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Geneva [Switzerland]: May 13, 1901., 1901.. Very good. - Letter penned in black ink & filling 2-1/2 sides of a sheet of cream note paper folded once to form 4 sides, each 7 inches high by 4-3/8 inches wide. Signed "Henri Marteau". There is a tiny crease & piece out of the front edge of each side. Folded 3 times for mailing. Very good. Marteau writes to Major J. B. Pond of the Pond Lecture Bureau, New York City, drawing his attention to boy violinist Florizel von Reuter. He calls him "The most marvelous violin-talent I ever saw. He is 9 years old and American. I think you heard from him. Surely he will make everywhere an immense impression....He played for instance the 24 Caprices of Paganini by heart a thing that only Wilhelm [Heinrich Wilhelm Ernst?] has done."Henri Marteau [1874-1934] was a French violinist and composer. He made his debut when he was only ten years old at a concert given by the Vienna Philharmonic Society conducted by Hans Richter. His professional debut took place in London in 1888 at another Richter concert. A series of tours took him to America and Russia in the 1890s. He taught violin at Geneva Conservatoire and on the death of Joseph Joachim he was called to the Hochschule of Berlin where he became head of the violin department. During World War I he was expelled from Germany and moved to Sweden where he became a citizen.Florizel von Reuter [1890-1985] was an American-born violinist and composer, a child prodigy who went on to an adult career, mainly in Germany, as a distinguished soloist and teacher of violin. Von Reuter had his first violin lessons from his mother and went to London to study in 1899. In 1901 he graduated from the Geneva Conservatory, where there was some debate about graduating a student at such a young age. His first professional concert was in Switzerland in 1900. After giving thirty concerts there, he began to tour America where he was introduced as a protege of Joseph Joachim. He later became interested in the occult and authored "Psychical Experiences of a Musician" (1928) for which Arthur Conan Doyle wrote a foreword.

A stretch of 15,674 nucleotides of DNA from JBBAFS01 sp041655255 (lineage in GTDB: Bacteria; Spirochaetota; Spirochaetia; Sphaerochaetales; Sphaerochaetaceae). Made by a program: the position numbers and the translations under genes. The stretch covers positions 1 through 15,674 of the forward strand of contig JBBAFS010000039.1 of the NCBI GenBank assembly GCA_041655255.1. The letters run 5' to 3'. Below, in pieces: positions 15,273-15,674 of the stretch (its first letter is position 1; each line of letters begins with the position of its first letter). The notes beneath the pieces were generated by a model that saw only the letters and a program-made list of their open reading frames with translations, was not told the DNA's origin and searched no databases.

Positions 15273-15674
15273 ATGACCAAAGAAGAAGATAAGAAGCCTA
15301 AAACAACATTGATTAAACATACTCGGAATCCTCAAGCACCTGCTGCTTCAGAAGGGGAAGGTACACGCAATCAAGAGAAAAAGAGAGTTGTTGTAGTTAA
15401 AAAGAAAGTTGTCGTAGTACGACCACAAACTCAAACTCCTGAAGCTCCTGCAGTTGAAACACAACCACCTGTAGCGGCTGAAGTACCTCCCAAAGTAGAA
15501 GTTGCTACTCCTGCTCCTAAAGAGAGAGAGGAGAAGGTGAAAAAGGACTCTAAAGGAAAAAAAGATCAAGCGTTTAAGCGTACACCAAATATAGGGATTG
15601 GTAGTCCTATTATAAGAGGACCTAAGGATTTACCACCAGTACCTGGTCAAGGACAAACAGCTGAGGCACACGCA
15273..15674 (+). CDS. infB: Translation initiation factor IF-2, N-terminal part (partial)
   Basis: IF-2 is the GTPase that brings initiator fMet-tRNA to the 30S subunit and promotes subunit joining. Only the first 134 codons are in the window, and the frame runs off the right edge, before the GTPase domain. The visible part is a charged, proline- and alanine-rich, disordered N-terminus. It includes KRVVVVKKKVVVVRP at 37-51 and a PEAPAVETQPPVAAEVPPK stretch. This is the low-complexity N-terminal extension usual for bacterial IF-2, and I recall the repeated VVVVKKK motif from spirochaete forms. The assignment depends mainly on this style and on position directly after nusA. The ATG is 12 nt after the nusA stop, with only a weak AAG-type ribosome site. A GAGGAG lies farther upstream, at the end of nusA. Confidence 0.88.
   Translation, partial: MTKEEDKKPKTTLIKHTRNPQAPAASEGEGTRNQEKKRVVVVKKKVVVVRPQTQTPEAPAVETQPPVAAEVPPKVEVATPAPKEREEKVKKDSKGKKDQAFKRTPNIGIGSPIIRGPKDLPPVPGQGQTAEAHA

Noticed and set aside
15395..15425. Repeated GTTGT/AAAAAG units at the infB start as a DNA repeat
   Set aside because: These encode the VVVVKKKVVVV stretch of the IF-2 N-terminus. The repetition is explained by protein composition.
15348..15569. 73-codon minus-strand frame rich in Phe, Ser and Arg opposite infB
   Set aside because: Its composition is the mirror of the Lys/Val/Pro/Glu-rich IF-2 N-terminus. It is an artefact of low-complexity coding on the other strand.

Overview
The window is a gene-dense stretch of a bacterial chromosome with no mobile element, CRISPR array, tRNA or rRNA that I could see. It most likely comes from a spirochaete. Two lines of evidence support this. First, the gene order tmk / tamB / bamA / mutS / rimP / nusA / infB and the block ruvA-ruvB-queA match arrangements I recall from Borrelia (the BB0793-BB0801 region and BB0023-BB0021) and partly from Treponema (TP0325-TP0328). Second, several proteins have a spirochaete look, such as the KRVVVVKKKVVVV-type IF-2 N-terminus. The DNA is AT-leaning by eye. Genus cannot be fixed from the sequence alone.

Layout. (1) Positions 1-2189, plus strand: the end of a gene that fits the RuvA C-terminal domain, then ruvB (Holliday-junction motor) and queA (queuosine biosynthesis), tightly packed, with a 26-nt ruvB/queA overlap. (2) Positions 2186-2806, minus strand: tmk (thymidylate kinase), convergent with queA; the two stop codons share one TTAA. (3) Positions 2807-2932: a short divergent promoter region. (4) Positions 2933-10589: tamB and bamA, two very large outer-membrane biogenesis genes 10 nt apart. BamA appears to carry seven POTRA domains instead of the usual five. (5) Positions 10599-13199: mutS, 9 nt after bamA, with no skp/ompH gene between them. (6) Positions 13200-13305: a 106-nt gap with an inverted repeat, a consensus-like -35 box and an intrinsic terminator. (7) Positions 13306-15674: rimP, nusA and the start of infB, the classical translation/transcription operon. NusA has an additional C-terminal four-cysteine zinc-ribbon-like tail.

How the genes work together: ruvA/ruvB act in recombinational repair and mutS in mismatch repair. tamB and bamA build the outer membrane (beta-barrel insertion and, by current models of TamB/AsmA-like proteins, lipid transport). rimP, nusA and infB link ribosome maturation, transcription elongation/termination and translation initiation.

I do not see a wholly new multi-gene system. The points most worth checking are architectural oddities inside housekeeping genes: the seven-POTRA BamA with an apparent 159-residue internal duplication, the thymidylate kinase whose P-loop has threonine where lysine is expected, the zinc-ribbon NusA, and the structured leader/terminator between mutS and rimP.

[Bookseller: Blue Mountain Books & Manuscripts, Ltd.]
Last Found On: 2018-02-09           Check availability:      Biblio    


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